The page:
One nice thing about TB... it supports Trim on Apple computers. If using the storage for VI samples, not a big deal, as that use case is pretty much Read Only.
I have two of the Envoy Express connected to the two Thunderbolt ports on my 2019 iMac, they work great.
Ditto for my Mac Studio.
 
If you really want the fastest possible current external storage, that Acasis enclosure is probably among your best options (I'm sure there are others that use a similar chipset, but I haven't looked at this market in a while). The OWC at $79 is very good, but is limited to ~1.5GB/s, while the theoretical maximum for TB3/4 is 2.8GB/s (which the Acasis appears to reach).

USB 4.0/TB4 actually supposed to go up to 40GB/s. The drive I'm looking at is "up to" 48GB/s, so it should be okay.

I had to confirm, and this is from the Apple site:

Four Thunderbolt 4 ports with support for:

  • Thunderbolt 4 (up to 40Gb/s)
  • DisplayPort
  • USB 4 (up to 40Gb/s)
  • USB 3.1 Gen 2 (up to 10Gb/s)
 
One more comment re: Envoy Express... the reason speed is limited to about 1500MB/s is it uses a Two-Lane PCIe connection, hence it is about 1/2 the speed of a Four-Lane device. That said, the Envoy Express is a true Thunderbolt, as opposed to USB, device.
 
Thanks, but if I were going to spend $79 for 15 gbps (rather than $20 for 10) I'd spend $150 for 40.

Actually, I'm not even sure the Mac Studio supports TB 3 at that speed, just TB 4?

In the past I haven't been interested in the speed of an SSD, but I've become addicted to how fast things open on the internal storage (which reads and writes at about 55 gbps). The SATA external SSDs I have (in older USB C enclosures, I don't know what speed) test at under 300 mbps - a fraction of the speed.

Apple charges way too much for the internal storage, but it is very, very fast.
Seems like a 20 Gbps port speed on the Envoy Express. You never get the maximum amount of actual throughput the port supports. The 1553 MB/s speed listed is actual real-world speed. I consistently get results between 1530 MB/s and 1565 MB/s on mine in speed tests. And 15-16 Gbps on a 20 Gbps port is the most you are going to see real-world.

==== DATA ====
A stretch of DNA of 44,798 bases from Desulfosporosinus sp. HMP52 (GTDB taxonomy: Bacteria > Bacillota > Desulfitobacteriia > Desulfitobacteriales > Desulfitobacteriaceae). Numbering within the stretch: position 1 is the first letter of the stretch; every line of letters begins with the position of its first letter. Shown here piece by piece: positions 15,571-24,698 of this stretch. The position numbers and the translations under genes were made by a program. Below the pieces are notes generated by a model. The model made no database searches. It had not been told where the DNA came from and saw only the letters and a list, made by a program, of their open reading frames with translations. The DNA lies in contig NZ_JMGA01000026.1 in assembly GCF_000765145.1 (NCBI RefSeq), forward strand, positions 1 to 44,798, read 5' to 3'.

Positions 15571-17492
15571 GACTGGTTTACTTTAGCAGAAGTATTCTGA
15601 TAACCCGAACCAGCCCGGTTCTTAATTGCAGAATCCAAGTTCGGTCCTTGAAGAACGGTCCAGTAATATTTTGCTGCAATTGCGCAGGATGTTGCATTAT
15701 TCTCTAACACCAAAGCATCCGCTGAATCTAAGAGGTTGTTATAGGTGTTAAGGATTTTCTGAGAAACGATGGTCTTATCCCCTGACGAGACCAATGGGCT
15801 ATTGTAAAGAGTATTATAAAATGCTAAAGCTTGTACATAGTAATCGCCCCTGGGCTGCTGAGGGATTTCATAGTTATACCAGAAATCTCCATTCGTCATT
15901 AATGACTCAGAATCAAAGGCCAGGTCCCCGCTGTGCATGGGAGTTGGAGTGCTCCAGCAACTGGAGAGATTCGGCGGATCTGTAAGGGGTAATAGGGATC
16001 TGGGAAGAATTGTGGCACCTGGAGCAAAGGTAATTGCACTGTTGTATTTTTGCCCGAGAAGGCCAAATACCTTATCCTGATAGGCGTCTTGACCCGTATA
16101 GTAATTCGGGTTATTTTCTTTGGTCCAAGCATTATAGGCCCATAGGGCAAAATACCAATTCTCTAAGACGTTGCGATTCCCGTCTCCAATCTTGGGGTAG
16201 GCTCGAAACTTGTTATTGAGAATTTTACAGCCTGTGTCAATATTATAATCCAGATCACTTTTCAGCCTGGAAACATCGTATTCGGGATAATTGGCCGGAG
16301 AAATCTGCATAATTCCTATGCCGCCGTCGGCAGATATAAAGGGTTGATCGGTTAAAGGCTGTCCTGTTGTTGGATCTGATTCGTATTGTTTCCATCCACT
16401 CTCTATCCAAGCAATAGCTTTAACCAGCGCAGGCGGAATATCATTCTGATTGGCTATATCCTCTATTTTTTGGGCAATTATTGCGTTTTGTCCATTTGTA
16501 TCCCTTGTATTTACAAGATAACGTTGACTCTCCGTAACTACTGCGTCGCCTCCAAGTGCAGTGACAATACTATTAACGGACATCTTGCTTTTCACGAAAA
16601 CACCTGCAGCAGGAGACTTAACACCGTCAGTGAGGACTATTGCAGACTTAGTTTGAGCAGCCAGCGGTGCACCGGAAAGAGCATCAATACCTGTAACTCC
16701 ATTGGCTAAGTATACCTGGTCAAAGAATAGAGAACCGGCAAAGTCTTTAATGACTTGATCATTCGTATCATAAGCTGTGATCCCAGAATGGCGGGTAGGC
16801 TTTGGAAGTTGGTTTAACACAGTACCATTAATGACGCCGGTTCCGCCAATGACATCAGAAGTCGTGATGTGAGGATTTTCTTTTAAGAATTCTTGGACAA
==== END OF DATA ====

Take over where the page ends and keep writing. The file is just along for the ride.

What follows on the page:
TB4 is fully backwards-compatible with TB3, and runs TB3 at the same speeds.

In the end, you are not going to see much of a difference between the internal SSD and a fast external SSD when it comes to actual real-world use loading samples. I've run libraries off my iMac's much faster internal SSD (not as fast as the Mac Studio's, but still a lot faster than my externals), and all of the libraries I tested load exactly the same.

Worrying about benchmarks and theoretical limits for SSD speed is just going to end up wasting money IMO for zero actual gains.
 
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USB 4.0/TB4 actually supposed to go up to 40GB/s. The drive I'm looking at is "up to" 48GB/s, so it should be okay.

I had to confirm, and this is from the Apple site:

Four Thunderbolt 4 ports with support for:

  • Thunderbolt 4 (up to 40Gb/s)
  • DisplayPort
  • USB 4 (up to 40Gb/s)
  • USB 3.1 Gen 2 (up to 10Gb/s)
40Gb/s (or 5GB/s) is the total bandwidth on a Thunderbolt 3 or 4 bus, but some of that is reserved for display usage, so storage is limited to ~2.8GB/s.
 
My M1 Pro MBP has an internal 1TB SSD, and Blackmagic benches it at c. 5.5 Gbps. Is a throughput of 10Gbps to an external going to be a limiting factor for any external SSD?
 
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Are you looking for an enclosure for a single M.2 SSD, or multiple? If single, just get an OWC Envoy Express. Thunderbolt 3, $79.
I have an Envoy Express, but if I should buy a new enclosure today, I would have bought the 5GBPs Acasis (since it's more 'future proof').